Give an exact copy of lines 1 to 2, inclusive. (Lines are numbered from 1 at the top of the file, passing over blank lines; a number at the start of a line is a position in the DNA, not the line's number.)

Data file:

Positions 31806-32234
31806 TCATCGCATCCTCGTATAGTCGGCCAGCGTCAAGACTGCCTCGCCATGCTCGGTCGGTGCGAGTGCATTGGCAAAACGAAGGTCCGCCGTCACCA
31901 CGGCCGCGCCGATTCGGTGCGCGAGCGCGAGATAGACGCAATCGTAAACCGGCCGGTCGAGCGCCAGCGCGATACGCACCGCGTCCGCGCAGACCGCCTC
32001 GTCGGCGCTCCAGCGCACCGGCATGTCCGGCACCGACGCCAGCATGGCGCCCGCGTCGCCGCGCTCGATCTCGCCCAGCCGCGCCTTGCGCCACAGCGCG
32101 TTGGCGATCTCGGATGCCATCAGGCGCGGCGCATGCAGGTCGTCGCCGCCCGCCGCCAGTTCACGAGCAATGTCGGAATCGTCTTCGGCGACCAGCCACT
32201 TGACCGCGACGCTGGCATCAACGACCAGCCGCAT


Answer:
Positions 31806-32234
31806 TCATCGCATCCTCGTATAGTCGGCCAGCGTCAAGACTGCCTCGCCATGCTCGGTCGGTGCGAGTGCATTGGCAAAACGAAGGTCCGCCGTCACCA